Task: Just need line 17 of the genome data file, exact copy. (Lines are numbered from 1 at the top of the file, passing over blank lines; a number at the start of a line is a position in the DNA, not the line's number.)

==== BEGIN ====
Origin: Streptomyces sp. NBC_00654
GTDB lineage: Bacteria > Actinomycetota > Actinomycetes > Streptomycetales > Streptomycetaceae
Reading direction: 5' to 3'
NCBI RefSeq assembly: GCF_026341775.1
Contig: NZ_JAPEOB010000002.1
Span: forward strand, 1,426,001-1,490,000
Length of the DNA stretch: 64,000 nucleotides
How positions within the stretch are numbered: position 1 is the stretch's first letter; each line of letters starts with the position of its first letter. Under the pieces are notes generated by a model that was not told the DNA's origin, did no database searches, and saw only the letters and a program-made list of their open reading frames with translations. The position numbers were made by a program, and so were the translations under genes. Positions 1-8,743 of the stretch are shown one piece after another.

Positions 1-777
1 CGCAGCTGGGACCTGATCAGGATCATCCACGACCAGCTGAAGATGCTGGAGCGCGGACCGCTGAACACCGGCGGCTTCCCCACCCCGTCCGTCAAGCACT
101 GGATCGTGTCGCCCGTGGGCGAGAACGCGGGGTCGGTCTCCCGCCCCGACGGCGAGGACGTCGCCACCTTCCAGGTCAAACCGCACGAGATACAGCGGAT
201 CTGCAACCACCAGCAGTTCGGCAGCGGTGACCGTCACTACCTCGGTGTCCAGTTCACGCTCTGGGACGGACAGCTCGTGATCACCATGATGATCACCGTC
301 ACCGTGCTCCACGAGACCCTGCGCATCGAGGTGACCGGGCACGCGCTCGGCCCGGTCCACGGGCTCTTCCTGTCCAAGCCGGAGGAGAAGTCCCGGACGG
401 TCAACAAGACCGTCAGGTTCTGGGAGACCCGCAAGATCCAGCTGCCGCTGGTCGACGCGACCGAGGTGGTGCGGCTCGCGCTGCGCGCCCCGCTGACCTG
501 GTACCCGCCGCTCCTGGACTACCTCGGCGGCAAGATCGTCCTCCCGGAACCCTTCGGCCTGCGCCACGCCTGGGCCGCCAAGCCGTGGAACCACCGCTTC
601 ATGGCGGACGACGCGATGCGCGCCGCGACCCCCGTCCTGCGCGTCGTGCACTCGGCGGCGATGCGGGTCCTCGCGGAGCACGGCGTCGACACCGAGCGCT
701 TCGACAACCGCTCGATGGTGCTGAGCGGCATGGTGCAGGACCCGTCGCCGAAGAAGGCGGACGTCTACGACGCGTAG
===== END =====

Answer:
701 TCGACAACCGCTCGATGGTGCTGAGCGGCATGGTGCAGGACCCGTCGCCGAAGAAGGCGGACGTCTACGACGCGTAG